UCLA firing Alford. I dislike the last sentence.
UCLA has fired coach Steve Alford, according to multiple reports.
Officials at UCLA have not responded to ESPN's request for comment. An official announcement is expected Monday.
Alford was in charge of the Bruins for 5½ seasons, leading them to four NCAA tournaments and three Sweet 16 appearances. This season, however, UCLA struggled mightily in nonconference play; the Bruins are just 7-6 after losing their past four games. Things hit rock bottom on Saturday, when UCLA lost at home by 15 points to Liberty.
"This might be one of the most disappointing games I've had," Alford said after the Liberty loss. "Trying to reflect back throughout 28 years, and the word disappointment of just our team and how we performed. I don't know the last time I was this disappointed in a team. It did not look like us at any level, as far as how we prepped, how we practiced, how we watched film, things that we've done. The execution was extremely poor at both ends. Just very disappointed in how we played."
After an 80-66 loss to Ohio State earlier this month, Alford said he had "no issue" with the constant discussions about his job and that "I'm a man of God, so I've got an audience of one."
"You know, obviously with its fans, whether it be at UCLA or anywhere else, you always have those opinions," he told reporters.
Alford has often been at odds with the UCLA fan base, despite his team's Sweet 16 appearances. Twice in the past three years, a banner was flown over campus calling for Alford's firing. In 2016, it read "UCLA deserves better, fire Alford!" while last spring it read, "Final Fours not First Fours #FireAlford." After a 15-17 season in 2015-16, Alford returned a one-year contract extension and wrote a letter acknowledging his poor performance.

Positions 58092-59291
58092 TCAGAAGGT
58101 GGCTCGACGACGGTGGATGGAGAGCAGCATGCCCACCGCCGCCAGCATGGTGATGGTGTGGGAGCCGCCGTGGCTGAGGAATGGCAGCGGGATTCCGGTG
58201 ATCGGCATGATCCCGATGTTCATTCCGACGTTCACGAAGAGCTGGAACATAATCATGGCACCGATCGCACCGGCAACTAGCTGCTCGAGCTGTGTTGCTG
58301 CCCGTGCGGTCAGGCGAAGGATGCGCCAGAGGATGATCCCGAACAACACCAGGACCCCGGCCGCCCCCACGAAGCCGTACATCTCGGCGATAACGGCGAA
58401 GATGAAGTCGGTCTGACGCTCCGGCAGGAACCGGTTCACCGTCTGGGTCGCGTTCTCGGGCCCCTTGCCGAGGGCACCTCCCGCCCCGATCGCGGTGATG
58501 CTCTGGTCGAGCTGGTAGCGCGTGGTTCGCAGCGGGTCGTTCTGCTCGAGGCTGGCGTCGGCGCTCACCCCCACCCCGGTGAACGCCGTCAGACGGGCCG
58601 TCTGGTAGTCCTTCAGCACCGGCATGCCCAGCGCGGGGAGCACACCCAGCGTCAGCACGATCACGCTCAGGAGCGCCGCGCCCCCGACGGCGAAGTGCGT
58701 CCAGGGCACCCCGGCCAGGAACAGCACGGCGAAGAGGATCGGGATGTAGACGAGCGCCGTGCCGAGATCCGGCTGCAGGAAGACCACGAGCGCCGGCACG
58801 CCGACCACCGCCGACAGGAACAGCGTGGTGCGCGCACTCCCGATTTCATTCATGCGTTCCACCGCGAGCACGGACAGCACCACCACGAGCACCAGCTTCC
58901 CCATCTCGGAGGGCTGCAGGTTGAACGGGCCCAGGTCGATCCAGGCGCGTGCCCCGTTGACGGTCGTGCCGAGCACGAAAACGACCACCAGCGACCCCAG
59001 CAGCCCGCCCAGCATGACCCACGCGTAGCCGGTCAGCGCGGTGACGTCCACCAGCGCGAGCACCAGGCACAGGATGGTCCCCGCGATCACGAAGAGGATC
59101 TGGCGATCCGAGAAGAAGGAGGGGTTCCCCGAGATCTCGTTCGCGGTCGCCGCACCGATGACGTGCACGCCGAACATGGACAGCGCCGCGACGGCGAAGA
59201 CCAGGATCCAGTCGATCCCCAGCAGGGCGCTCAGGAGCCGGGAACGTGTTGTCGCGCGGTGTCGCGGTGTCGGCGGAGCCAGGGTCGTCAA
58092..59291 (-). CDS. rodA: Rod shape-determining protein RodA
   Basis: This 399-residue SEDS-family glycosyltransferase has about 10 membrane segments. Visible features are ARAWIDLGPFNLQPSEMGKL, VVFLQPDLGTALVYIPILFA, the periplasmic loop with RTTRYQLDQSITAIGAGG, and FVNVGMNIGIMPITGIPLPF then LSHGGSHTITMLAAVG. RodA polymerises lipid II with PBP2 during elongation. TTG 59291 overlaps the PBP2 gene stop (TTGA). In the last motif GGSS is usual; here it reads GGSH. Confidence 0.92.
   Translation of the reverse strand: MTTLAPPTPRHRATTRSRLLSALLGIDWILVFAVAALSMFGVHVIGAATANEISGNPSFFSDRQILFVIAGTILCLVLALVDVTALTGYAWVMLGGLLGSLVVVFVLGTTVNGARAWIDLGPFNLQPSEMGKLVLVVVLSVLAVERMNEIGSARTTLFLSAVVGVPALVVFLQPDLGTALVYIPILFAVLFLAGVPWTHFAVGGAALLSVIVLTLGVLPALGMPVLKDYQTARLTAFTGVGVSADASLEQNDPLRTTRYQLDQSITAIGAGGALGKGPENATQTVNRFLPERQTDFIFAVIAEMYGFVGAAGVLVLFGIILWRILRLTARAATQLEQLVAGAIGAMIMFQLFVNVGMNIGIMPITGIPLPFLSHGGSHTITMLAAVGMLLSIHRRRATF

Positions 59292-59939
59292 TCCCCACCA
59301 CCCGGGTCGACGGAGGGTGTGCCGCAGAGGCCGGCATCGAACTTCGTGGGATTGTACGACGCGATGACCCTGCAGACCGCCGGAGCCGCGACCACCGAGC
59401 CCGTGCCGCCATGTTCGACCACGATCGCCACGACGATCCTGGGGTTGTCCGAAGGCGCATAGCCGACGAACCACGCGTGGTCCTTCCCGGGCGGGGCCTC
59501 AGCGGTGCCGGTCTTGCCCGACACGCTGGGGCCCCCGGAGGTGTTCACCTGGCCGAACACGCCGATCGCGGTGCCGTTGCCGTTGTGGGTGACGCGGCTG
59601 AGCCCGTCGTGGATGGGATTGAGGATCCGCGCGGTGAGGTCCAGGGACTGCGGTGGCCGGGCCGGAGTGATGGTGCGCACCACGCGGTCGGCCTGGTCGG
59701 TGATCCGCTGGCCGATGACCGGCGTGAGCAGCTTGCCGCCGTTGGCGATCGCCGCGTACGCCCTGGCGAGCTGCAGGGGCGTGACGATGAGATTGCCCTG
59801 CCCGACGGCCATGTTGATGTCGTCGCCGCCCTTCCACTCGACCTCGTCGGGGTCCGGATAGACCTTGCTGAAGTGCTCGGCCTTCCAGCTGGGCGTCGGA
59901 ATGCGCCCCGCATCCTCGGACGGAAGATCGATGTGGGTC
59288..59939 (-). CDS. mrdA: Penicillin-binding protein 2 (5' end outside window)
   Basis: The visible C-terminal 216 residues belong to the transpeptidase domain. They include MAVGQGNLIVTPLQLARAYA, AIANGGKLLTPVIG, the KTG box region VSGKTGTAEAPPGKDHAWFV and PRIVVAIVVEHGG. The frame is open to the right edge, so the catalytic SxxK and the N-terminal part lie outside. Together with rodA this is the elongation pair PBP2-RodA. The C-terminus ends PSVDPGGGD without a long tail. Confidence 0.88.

Alford signed another one-year contract extension after the 2016-17 season, an agreement that raised his current buyout to $3.6 million.
Alford, 54, was hired in 2013 after UCLA fired Ben Howland. He had spent the previous six seasons at New Mexico, leading the Lobos to three NCAA tournament appearances. Prior to his time in Albuquerque, Alford was the head coach at Iowa for eight seasons and Southwest Missouri State for four seasons.
A former Indiana high school legend, Alford was a two-time college All-American at Indiana before spending four seasons in the NBA.
UCLA could go a number of ways in its search for Alford's replacement, with former Chicago Bulls and Iowa State coach Fred Hoiberg, TCU coach Jamie Dixon and former Phoenix Suns coach and UCLA alum Earl Watson among the likely candidates, multiple sources told ESPN.
Oklahoma City Thunder coach Billy Donovan and Nevada coach Eric Musselman have also been mentioned in connection with the job in the past.